Totally agree @wabi sabi ..... also, love your dry, wry humor re the treatment's focus ....
On the whole, I think their hypothesis on how pain works is wrong. Beliefs just don't generate illness in this way- this is some really powerful magical thinking on the part of the experimenters.
Totally, totally, TOTAAAAAALLY :aghhh::aghhh::aghhh::aghhh: :D....
 

wabi-sabi

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also, love your dry, wry humor re the treatment's focus ....
Well, humor does help to deal with the madness.

I wish I weren't so brain dead and could explain better, but I really feel that a lot of this over emphasis on the power of the mind comes from a fear of illness and fear of the body. Chronic illnesses are terrifying- watching your body fall apart and feeling the consequences. It's very tempting for researchers (based on the inordinate amount of research in this direction) to try to get away from that fear by believing the mind has power to control what's going on in the body. If only I think about the illness in the right way, it will lose it's power over me. Unfortunately, that's just not how illness works.

That's not to say that conceptualizing our illness differently can't relieve some of the suffering- it can. And mind-body modalities like meditation, guided imagery, etc., can give you respite from pain. But respite from pain through prayer or meditation is very different from CBT that aims to convince you that the pain is just a malfunction of the mind, and if you got your mind in order it would go away. That's magical thinking, which just sadly isn't real.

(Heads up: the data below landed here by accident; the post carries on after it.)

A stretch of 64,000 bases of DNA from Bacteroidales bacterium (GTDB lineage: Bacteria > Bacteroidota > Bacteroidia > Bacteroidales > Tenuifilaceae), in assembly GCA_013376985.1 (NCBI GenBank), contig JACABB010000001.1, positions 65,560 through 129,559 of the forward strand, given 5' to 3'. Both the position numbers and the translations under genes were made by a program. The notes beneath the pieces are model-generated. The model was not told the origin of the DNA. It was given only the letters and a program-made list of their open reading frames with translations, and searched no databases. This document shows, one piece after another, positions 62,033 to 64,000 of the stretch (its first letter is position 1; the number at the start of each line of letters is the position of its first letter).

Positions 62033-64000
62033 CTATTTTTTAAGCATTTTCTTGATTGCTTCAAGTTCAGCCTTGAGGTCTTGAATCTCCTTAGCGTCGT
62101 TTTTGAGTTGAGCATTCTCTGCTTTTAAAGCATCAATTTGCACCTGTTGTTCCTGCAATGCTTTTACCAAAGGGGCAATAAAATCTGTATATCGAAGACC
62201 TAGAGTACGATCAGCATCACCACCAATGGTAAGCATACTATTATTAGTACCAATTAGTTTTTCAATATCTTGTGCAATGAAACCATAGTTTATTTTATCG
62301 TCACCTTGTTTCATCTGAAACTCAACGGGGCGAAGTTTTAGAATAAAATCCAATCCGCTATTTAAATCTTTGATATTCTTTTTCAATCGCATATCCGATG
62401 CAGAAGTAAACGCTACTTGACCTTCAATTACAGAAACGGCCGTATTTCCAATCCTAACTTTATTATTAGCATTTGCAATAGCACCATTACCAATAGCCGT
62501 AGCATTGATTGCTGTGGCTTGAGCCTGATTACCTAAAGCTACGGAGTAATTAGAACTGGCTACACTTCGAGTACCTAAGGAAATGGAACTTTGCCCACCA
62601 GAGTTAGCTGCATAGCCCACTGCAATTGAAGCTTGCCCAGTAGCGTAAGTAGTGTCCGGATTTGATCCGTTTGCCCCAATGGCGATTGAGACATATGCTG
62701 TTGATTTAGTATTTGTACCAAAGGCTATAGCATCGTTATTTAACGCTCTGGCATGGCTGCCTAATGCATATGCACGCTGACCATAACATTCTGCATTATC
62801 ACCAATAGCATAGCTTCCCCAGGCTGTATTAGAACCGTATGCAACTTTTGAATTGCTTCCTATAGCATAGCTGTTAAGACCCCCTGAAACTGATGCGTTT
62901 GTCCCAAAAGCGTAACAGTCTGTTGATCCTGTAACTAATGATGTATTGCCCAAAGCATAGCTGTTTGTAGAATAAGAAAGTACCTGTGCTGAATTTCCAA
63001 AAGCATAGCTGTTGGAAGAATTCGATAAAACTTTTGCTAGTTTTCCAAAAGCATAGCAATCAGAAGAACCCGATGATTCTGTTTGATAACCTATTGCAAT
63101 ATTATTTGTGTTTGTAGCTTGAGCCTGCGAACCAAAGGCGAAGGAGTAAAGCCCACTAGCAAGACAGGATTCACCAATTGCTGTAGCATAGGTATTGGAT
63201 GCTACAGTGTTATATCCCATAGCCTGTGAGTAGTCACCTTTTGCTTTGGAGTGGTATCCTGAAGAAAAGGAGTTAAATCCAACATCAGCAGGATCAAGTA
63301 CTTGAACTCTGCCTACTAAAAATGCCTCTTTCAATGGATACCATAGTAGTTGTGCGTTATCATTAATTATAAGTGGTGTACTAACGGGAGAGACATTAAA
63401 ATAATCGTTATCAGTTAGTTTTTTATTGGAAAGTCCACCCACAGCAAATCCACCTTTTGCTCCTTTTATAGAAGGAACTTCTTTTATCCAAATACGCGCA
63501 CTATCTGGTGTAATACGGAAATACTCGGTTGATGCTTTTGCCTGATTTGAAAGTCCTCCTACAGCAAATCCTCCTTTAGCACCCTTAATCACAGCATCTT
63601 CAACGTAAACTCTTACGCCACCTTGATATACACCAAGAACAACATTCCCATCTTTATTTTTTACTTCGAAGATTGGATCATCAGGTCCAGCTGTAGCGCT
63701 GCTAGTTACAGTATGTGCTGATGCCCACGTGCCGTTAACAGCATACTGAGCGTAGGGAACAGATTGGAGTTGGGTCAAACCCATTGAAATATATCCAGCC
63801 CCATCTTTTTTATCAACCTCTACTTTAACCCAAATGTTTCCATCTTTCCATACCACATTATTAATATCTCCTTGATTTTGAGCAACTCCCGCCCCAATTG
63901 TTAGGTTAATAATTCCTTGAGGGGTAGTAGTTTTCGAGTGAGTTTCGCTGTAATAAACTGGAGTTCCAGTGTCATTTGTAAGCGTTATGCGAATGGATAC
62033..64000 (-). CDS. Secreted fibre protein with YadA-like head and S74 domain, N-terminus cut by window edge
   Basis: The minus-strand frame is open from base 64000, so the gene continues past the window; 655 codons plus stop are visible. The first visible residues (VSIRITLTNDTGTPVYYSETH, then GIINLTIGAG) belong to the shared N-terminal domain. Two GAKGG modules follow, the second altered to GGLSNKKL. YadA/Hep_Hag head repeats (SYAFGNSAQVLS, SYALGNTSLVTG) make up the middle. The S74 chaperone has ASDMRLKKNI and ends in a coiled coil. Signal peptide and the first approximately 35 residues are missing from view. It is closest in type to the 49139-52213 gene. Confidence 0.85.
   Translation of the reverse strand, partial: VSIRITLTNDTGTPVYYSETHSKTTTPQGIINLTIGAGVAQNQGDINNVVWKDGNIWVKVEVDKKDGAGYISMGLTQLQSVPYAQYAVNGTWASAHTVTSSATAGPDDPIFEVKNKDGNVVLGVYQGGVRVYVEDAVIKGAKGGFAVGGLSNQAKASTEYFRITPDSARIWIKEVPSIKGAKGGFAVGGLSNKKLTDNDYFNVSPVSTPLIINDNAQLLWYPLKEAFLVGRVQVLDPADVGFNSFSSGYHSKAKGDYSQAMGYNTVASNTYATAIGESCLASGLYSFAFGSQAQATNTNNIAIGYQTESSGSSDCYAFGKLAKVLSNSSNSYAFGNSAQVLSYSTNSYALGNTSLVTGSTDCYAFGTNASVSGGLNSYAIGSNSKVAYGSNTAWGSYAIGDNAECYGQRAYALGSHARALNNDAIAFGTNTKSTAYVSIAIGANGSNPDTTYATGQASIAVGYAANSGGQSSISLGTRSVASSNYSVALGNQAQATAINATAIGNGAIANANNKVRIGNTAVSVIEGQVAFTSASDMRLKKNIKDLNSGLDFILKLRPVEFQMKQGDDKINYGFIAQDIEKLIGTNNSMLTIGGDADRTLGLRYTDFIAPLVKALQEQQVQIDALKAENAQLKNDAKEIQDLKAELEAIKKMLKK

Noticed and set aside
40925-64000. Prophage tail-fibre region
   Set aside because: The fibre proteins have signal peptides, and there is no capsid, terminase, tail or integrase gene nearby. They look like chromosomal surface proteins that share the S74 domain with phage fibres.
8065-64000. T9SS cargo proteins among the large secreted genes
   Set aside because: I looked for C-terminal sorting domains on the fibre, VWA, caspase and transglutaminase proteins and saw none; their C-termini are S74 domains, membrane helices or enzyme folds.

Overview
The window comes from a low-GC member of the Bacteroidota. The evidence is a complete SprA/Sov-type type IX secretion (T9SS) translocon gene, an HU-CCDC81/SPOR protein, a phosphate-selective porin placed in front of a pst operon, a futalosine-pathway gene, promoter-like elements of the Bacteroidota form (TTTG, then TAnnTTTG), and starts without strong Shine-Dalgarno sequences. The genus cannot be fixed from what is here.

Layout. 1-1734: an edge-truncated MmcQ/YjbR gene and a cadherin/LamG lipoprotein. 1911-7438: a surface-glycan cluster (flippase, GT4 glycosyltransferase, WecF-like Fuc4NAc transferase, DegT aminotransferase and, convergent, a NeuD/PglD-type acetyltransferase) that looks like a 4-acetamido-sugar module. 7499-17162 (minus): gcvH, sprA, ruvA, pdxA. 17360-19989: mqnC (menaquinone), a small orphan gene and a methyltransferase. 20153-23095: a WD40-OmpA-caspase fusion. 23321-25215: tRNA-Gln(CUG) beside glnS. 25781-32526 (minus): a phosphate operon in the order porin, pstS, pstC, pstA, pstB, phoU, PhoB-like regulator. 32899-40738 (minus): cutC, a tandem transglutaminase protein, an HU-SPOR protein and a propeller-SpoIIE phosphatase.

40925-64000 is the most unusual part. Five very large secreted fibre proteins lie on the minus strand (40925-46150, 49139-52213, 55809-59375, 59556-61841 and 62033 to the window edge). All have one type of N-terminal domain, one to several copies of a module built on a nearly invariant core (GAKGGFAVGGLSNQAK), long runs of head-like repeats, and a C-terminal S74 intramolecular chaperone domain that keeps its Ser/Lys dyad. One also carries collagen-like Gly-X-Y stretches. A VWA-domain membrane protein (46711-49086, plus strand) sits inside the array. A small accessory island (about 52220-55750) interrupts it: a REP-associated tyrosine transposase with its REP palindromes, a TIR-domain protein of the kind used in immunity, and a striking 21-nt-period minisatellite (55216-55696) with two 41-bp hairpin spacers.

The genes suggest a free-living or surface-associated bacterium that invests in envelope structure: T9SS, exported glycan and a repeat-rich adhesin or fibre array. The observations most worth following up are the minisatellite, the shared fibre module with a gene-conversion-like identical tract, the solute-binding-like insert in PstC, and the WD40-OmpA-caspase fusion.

wabi-sabi

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Ooh, I just thought of something- a lack of healthy controls. We want to compare the power of the intervention to effect change in the brain right? and yet we are only looking at people whose brains (may) have been damaged due to chronic pain. That doesn't really give a good picture of brain function. I want to see how healthy people respond to this intervention and if their MRI scans change or if their beliefs change in response to the CBT.
 

hapl808

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I want to do a open label placebo controlled trial of my new snake oil. The placebo will be two smacks in the head with a baseball bat, and patients will be told the baseball bat is a placebo. I expect my snake oil to be a runaway clinical success. Or a slither away clinical success, as the case may be.

"Patients in the treatment arm showed fewer cluster headaches and significantly (p<0.05) less blunt force trauma injury. Primary endpoints (changed three days before the end of the trial after a night of heavy drinking) were met and most of the snakes were recovered." Olaf et al
 
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The study struck me as inadequate, especially small sample size; skewing to white educated population with low intensity pain, most still able to exercise several hours each week; lack of healthy controls; open-box placebo. I just wanted to know if anyone had had this treatment recommended to them and maybe tried it.